Knock Down Barriers Between Georgia Students and College Graduation

Originally published by the Georgia Budget and Policy Institute

By Jennifer Lee

Jennifer Lee with her father, grandparents and brother in 1992.

I attended my dad’s Ph.D. graduation as a kid. Long before cell phones gained popularity, my mom sent me on a mission to pass a message to my dad about where we would meet after the ceremony. I walked up to the ropes separating the graduates from their guests and got down on my hands and knees to sneak underneath, hoping to find my dad in the sea of black caps and gowns. A security guard caught me and turned me away.

I was a kid and I wasn’t supposed to be with the graduates. But too many college students who are in the right place find their path to a diploma blocked.

In Georgia, 59 percent of full-time, bachelor’s degree track students in the university system will graduate within six years. Some students are much more likely to graduate than others.

Georgia students who are the first in their families to attend college graduate at a 46 percent rate, compared to 62 percent for their peers with a parent who holds a bachelor’s degree.

Graduation rates increase with a family’s income. Forty-four percent of students from families that earn less than $35,000 per year graduate within six years. Fifty-five percent of students from families earning from $35,000 to $75,000 a year graduate within six years, and 69 percent of students from families earning more than $75,000 per year graduate in the same period.

Graduation rates also differ by race and ethnicity. White students make up the largest number of full-time freshmen in the university system and graduate at a 65 percent rate. Black students graduate at a 43 percent rate. Georgia’s universities enroll a smaller but growing number of Asian students, who graduate at a 73 percent rate, and Hispanic students, who graduate at a 56 percent rate.

Almost all students face challenges in adjusting to college life and getting through a higher education system with standards, expectations and ways of doing things dramatically different from high school. Some of the gaps in graduation rates are explained by differing levels of K-12 academic opportunities. Some students are more experienced or skilled at ways to navigate college systems and resources. Establishing supportive relationships with peers, mentors, faculty and staff improve the odds for success.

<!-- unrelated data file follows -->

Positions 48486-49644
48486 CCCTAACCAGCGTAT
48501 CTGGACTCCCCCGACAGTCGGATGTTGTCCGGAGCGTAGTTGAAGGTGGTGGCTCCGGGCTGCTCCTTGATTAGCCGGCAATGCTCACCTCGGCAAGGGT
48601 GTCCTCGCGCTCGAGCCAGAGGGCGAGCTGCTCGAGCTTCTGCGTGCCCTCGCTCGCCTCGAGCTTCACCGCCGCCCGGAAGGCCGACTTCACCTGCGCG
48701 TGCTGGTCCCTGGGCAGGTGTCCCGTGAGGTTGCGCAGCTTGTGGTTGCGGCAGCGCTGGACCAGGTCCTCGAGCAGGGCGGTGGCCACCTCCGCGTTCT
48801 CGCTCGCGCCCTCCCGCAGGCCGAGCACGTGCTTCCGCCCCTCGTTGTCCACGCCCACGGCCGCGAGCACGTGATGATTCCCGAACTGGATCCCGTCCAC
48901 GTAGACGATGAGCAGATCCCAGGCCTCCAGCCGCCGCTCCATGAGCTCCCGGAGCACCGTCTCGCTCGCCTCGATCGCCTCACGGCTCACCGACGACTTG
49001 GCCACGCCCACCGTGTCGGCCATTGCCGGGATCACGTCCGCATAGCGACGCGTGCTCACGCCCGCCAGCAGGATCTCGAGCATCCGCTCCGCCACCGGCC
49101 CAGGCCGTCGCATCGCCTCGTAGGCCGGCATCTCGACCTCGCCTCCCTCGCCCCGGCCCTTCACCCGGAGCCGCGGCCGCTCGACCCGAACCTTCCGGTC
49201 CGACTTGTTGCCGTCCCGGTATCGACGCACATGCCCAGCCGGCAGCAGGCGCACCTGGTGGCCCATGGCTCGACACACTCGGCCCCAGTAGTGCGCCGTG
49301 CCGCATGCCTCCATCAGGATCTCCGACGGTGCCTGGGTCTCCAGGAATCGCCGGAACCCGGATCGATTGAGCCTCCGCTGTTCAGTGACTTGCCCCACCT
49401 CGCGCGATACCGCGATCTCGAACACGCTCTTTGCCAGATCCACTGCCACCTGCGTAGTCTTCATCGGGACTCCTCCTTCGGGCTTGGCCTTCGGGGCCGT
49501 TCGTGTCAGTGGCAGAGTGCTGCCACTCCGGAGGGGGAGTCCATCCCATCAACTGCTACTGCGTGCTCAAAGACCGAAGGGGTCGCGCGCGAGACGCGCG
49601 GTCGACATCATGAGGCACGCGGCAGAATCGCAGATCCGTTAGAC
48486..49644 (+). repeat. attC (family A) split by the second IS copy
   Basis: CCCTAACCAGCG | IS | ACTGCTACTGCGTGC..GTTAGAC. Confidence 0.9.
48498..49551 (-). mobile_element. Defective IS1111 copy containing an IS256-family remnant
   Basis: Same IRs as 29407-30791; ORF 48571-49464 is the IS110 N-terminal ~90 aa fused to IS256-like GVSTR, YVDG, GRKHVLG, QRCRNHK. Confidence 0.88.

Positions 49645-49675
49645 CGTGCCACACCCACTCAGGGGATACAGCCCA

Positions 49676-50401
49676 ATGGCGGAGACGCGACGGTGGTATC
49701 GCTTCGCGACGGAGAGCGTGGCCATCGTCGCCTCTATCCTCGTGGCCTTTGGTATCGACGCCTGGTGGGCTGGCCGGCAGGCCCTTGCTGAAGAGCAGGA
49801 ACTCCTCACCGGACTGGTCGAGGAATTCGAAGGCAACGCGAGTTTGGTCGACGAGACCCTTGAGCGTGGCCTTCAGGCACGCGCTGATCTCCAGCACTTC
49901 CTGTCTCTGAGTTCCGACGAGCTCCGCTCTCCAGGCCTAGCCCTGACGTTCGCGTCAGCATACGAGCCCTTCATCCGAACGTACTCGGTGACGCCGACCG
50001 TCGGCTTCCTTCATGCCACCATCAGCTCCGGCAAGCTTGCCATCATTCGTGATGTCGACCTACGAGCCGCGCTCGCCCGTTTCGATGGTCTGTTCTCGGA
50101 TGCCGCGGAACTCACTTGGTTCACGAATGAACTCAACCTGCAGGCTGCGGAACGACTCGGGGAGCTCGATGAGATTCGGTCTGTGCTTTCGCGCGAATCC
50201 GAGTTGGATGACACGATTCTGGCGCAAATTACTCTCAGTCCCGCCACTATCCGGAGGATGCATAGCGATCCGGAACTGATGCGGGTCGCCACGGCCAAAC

But graduation gaps can shrink with smart and common sense strategies. Georgia State University closed the graduation rate gap between black and white students with a mix of student support efforts and financial assistance. Implementation of these strategies has raised the graduation rates for all students at the college. Georgia State’s graduation rate for white students increased by 10 percentage points over the past eight years, while graduation rates for black students increased by 13 percentage points.

The state wants to grow the number of college graduates in Georgia. The state should pursue this goal for a variety of reasons. Public investments in higher education are returned to society in multiple ways, including more tax revenue from higher earnings for college graduates, healthier people and higher levels of civic engagement. That’s in addition to developing Georgia’s workforce that will increasingly need some postsecondary education for 21st century jobs.

The state is promoting strategies to improve chances for student success, such as a new emphasis on academic advising and reforming remedial courses to help students transition to higher education coursework. However, Georgia has hesitated to tackle one big completion barrier in a meaningful way: financial need.

Students from lower-income families are less likely to graduate than peers at the same college who are from higher-income families. Grants and loans are available, but they often fall short of financial need. Many students are understandably hesitant to take on loans. When students try to make up for a money shortage through increased work hours, that can take a toll on classwork. Some students take fewer courses, lengthening the time it takes to graduate. Just the stress from money woes, which might include housing and food insecurity, can act as a roadblock to degree completion.

Academic support, active advising and financial aid are strategies that complement each other. Offering a combination of those three increases the chance for success. Georgia has focused attention on two of these areas. It can do more to address students’ financial needs.

During my college orientation, leaders assured the new and nervous students that, despite what our insecurities might tell us, we were not admitted by mistake. Now that we were official students, the college was committed to our success. By removing financial need as a barrier to success, Georgia can send the same strong message to college students across the state – Georgia believes in their potential, prioritizes their interests and is fully committed to their success.

Jennifer Lee is GBPI’s higher education policy analyst, focusing on state policies that provide all Georgians greater opportunity to complete a higher education credential. Lee graduated from Wellesley College and holds a master’s in public affairs from the Lyndon B. Johnson School of Public Affairs at the University of Texas at Austin.